• Content oligopoly. One or two dominant players (like Shopify in ecommerce, HubSpot in marketing, and Close in sales) have built a moat of backlinks, keyword rankings, and brand recognition and forced myriad up-and-comers to compete over lower-volume keywords.
  • Playbooked content marketing. The strategies that differentiated companies in phase two are now commonplace; virtually every entrant is competing for similar keywords and similar audiences.
  • High competition for topics or keywords. With every company vying for the same keywords, domain authority carries the day. The companies with the greatest number of links generally win the search results.

These industries are relatively few, but they feel prevalent because they account for the majority of the world’s content marketing. Today’s phase three industries were the first to adopt content marketing; where content offers a clear and obvious path to revenue, with an abundance of relevant keywords and buying processes that happily happen online.

The Content Marketing Maturity Model (3).png

In phase three, differentiation wins. With the best keyword opportunities contested by big, established companies, and with every company following the same “best practices” playbook, companies need to differentiate themselves from the masses of existing content or else be lost in the noise. In practice, that means using tactics like:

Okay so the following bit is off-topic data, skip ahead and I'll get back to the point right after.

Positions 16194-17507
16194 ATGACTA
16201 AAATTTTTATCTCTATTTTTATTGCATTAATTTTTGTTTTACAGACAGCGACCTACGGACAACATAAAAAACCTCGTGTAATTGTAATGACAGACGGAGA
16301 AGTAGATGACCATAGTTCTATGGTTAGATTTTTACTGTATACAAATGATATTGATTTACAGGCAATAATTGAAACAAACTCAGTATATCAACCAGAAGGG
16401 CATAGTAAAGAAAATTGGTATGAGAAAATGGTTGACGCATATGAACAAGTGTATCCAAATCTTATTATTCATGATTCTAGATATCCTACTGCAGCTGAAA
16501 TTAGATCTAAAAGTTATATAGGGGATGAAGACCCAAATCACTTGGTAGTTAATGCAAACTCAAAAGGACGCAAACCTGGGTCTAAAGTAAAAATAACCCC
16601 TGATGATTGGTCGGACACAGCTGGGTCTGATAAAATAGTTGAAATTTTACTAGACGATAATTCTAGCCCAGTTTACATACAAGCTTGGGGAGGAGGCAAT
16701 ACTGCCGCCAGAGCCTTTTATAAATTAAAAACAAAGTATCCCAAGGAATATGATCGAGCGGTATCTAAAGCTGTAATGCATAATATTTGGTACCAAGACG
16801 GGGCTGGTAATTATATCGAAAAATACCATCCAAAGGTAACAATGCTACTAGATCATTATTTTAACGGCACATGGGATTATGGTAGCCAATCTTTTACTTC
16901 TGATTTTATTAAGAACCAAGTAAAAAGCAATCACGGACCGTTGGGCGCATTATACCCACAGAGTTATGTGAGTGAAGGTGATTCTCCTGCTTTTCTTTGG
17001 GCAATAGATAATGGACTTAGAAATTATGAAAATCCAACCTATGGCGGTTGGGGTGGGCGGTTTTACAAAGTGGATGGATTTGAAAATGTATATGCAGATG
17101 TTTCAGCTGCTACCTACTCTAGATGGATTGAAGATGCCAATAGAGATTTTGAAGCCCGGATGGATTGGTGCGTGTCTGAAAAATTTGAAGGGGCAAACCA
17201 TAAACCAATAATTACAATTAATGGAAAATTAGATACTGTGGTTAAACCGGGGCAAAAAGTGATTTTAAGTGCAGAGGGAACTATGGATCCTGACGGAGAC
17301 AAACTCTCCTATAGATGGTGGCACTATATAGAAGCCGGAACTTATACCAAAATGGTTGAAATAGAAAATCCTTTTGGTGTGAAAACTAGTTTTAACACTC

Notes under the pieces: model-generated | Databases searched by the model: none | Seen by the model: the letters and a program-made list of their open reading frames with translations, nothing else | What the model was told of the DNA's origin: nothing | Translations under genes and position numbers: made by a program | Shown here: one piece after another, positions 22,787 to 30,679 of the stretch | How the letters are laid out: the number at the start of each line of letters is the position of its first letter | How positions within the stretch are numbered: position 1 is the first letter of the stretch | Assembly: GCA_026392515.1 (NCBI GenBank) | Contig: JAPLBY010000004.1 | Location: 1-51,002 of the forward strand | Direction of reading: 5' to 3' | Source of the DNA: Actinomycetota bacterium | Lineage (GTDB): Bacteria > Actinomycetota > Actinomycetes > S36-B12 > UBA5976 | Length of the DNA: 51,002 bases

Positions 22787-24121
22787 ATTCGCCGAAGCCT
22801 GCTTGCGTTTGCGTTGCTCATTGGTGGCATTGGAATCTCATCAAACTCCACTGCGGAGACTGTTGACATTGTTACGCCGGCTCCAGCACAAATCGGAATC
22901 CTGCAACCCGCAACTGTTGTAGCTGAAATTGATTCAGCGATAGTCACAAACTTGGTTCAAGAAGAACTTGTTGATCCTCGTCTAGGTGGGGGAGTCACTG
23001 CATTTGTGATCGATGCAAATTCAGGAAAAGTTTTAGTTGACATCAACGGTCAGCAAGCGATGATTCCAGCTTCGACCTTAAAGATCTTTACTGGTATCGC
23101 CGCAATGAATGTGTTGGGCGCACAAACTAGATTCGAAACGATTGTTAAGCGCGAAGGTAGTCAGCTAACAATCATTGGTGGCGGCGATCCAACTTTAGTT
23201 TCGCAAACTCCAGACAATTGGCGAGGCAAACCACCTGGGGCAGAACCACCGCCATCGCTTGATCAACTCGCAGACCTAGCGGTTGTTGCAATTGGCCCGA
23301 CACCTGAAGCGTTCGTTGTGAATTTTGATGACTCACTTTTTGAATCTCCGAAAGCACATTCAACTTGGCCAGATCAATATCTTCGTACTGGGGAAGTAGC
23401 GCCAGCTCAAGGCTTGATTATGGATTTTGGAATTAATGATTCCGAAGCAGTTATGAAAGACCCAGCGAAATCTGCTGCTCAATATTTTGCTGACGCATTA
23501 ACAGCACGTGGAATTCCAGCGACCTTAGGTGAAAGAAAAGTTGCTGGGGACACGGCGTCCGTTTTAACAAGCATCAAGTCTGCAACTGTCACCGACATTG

New companies in mature industries need to make use of the second-mover advantage, avoiding direct competition with the industry behemoths and engineering a content strategy that’s strong where the competition is weak.

Content Strategy Is an Arms Race

Every strategy that provides an edge will, if possible, be copied by competitors. This arms race has continually pushed forward the “maturity” of content marketing strategy, from ad hoc personal essays to 5,000-word ultimate guides to opinionated thought-leadership content. As today’s cutting-edge tactics become old news, we’ll see another phase emerge.

Your industry falls somewhere along this maturity spectrum. Whether content is still a relative novelty or it’s become a default marketing tactic, your strategy needs to acknowledge the wider environment it finds itself in.